An American soldier who escapes the execution of his comrades by Japanese soldiers in Borneo during WWII becomes the leader of a personal empire among the headhunters in this war story told in the style of Joseph Conrad and Rudyard Kipling. The American is reluctant to rejoin the fight against the Japanese on the urging of a British commando team but conducts a war of vengeance when the Japanese attack his adopted people.
Keith Loh <[email protected]>
User Reviews: All the other posters make good points, but the one they miss is that this is first, last and simply, pure Milius. If you don’t know who John Milius is you probably do not read movie credits. John Milius is a screen writer and director. Kind of a cult figure. His stock in trade is manly virtue. His detractors would use the term "macho", but that is too derogatory. Movies you may have see by him are, "Wind and the Lion, Red Dawn, Conan the Barbarian, Jeremiah Johnson, Clear and Present Danger, The Rough Riders, Apocalypse Now, Magnum Force, Dirty Harry, Life and Times of Judge Roy Bean. See a pattern here?
Every one of the above movies deals with male relationships, honor, loyalty, fall and redemption. Romance relationships take a back seat to the relationships between the male characters, be they protagonists or antagonists. Jeramiah Johnson is a great example of this and shares many theme similarities with Farewell to the King.
Milius the director’s sense of honor transcends the norm and underscores his reputation as a Hollywood rebel and outcast. Leroyd is betrayed by his erstwhile allies symbolized by Gen. MacArthur who gives his word and violates that promise. Leroyd ultimately accepts his former hated Japanese enemy simply because he too possesses a personal code of honor similar to Leroyd. A similar scene plays out at the end of Red Dawn, where the Cuban Commander lets the dying Jed escape, carrying his dead brother (Charlie Sheen through a shared warriors sense of honor. Jed then goes to a playground to sit in a swing, presumably regaining their lost childhood in joined death. This is a familiar theme in Milius’ work.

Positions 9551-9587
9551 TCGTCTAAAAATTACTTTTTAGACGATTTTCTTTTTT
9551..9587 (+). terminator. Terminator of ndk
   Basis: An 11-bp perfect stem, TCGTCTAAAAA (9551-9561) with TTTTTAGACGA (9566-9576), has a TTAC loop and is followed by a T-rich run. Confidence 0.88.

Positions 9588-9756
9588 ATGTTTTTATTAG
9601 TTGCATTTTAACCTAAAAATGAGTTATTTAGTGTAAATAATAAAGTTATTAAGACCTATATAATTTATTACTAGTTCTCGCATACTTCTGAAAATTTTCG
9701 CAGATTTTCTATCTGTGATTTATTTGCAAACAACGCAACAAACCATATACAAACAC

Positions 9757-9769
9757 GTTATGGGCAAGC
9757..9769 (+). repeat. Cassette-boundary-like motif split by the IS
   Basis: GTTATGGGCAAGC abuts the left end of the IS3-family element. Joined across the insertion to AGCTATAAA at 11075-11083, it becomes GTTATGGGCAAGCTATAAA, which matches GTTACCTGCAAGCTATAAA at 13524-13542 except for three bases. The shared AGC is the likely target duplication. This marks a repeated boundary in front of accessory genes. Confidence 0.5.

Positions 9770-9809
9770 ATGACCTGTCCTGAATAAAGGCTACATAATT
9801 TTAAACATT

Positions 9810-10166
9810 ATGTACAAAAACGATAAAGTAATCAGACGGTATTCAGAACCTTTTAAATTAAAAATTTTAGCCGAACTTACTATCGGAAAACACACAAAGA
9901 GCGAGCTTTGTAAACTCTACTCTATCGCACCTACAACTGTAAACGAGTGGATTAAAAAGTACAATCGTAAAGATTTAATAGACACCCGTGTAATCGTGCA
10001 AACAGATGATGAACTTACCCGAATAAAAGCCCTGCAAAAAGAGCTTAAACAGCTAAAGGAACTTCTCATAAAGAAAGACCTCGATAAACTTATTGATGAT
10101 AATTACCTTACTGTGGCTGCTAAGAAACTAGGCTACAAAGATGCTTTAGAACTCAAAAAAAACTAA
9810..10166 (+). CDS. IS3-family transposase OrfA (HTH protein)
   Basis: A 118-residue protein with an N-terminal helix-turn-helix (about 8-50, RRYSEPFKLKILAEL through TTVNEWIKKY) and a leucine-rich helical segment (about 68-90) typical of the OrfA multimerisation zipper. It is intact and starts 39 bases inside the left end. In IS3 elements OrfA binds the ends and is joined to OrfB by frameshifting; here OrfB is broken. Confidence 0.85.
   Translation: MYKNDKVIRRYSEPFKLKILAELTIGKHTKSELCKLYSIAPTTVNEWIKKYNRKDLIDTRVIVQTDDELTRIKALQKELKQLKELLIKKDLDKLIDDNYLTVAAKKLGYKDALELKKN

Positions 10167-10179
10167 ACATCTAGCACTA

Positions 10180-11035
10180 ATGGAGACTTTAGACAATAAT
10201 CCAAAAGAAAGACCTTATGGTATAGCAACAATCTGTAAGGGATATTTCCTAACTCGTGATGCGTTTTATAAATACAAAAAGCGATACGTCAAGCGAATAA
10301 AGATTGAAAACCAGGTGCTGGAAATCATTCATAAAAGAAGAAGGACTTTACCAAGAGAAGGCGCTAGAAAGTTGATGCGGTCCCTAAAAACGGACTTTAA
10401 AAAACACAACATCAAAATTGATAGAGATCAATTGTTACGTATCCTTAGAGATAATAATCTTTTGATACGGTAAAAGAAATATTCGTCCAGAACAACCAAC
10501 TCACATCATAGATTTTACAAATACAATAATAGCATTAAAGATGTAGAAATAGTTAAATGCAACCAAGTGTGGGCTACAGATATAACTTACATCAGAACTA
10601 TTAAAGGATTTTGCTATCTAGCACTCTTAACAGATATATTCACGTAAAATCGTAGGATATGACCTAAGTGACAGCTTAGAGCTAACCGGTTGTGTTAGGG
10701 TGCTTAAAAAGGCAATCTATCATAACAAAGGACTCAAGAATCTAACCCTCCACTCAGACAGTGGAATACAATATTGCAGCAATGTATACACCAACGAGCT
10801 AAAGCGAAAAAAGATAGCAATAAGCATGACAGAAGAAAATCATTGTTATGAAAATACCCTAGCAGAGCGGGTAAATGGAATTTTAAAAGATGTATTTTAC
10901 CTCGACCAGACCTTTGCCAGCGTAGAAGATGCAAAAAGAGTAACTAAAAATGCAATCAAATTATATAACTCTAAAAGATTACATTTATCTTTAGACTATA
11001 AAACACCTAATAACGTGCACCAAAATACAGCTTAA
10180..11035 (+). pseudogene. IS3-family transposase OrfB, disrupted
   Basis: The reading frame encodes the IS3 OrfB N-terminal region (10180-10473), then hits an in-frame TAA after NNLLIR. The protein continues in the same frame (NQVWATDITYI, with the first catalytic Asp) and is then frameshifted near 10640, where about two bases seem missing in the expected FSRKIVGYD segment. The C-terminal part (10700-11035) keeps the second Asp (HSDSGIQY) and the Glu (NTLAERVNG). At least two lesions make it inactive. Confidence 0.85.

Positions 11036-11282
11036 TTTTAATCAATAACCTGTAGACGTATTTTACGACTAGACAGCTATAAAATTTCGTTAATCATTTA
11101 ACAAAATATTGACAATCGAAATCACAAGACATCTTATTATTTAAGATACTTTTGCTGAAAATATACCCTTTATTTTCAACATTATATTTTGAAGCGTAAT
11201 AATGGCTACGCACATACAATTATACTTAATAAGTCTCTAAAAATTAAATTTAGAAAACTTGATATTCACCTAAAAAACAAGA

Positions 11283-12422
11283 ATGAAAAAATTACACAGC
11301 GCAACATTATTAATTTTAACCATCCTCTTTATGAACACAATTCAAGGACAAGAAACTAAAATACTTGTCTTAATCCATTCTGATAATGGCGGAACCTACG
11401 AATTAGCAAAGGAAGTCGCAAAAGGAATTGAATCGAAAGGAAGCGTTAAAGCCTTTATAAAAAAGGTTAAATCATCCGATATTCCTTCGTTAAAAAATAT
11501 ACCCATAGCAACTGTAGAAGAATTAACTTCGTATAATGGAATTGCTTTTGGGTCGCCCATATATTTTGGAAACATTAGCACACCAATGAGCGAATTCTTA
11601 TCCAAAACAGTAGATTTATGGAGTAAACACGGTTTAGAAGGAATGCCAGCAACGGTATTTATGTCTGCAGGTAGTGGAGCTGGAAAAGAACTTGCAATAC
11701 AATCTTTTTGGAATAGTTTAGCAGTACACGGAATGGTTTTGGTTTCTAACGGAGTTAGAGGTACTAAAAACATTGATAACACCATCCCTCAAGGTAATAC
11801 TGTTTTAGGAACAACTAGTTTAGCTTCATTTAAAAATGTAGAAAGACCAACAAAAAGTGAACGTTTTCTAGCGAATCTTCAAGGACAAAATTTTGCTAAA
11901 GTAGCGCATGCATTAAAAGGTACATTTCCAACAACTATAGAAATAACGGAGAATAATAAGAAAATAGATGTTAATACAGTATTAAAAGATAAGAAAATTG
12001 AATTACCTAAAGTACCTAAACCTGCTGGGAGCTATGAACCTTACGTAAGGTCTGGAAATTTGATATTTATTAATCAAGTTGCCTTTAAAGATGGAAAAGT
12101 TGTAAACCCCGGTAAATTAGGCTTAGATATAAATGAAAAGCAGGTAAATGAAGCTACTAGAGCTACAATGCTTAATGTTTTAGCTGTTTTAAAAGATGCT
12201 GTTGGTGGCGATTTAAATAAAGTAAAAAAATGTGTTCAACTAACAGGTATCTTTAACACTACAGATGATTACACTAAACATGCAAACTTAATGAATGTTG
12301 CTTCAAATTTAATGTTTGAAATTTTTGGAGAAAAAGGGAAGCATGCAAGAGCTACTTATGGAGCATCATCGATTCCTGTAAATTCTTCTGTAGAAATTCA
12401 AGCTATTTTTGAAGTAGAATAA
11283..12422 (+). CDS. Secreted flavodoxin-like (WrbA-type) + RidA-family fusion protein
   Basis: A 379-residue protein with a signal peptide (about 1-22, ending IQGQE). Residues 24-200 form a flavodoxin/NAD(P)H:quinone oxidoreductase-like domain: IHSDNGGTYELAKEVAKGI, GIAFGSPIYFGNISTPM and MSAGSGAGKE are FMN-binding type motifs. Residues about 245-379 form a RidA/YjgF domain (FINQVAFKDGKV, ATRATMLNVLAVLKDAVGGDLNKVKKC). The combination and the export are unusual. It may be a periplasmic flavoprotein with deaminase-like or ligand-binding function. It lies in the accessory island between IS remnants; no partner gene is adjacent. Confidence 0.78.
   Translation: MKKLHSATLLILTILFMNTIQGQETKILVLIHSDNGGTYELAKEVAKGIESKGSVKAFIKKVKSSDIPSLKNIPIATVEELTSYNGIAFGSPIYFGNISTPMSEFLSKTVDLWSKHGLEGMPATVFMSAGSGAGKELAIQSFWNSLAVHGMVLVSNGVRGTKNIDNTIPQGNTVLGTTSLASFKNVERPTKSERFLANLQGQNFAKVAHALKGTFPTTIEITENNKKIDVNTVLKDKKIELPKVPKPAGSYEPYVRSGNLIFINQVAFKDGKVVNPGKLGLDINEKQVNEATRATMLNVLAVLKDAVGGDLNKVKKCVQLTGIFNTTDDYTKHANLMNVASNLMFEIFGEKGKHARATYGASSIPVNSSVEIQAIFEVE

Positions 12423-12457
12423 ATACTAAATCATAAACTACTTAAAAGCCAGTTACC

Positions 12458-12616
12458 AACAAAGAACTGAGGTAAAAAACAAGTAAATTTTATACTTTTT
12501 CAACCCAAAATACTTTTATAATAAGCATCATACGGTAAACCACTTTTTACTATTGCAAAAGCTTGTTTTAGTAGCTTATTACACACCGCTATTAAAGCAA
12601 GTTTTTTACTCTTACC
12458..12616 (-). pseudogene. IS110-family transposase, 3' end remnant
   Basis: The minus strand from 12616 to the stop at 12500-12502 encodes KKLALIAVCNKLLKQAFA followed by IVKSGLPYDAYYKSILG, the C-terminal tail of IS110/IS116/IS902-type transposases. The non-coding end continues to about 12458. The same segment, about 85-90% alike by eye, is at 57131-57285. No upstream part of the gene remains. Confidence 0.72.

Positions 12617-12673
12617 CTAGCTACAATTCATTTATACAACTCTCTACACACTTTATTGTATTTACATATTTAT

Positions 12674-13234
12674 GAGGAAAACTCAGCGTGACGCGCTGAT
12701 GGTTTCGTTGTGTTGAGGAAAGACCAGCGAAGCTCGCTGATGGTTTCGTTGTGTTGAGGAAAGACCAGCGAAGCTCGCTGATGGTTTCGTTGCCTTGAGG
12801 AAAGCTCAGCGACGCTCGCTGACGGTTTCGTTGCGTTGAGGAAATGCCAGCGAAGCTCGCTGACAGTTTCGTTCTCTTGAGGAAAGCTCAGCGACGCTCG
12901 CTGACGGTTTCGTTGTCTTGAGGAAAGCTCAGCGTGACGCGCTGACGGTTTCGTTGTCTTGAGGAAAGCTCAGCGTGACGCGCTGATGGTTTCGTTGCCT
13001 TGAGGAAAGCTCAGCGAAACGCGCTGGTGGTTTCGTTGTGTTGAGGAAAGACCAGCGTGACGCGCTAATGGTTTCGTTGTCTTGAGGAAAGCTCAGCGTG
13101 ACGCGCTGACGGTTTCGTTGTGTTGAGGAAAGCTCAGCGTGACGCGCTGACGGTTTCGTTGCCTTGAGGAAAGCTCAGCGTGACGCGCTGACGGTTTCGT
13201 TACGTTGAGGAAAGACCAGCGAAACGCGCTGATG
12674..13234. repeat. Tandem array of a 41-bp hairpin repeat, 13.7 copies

Another familiar theme is that of the Rebel or loose cannon. Dirty Harry, the Marine Captain in Wind and the Lion, are just a few examples. Milius is the quintessential loose cannon in Hollywood. So he probably feels a kinship to the characters of which he writes.
There are many other themes that are familiar to all his movies. The female as a catalyst and semi-tragic figure is another. His women move his protagonists to greater heights. The female at risk or her unfortunate demise drives the central character to either his doom or his redemption, or both.
I have to say that I am a Milius fan. This movie is one of my favorites by him. Yes, I cringe at some of the acting, like Sgt. Tenga’s horrible fake British accent (Kenyan by way of Chicago, perhaps?) The English speaking "Apaches" also make me roll my eyes. But scenes like "Advance the Colors", or Leroyd’s redemption at the end of the movie, more than make up for the other lapses. This movie is good stuff. Get a six pack, or a bottle of scotch, a few cigars, some munchies and enter the world of John Milius. A world where men live by their honor, disputes are resolved man to man, and if enemies survive the ordeal, the sit down and drink to one another as survivors.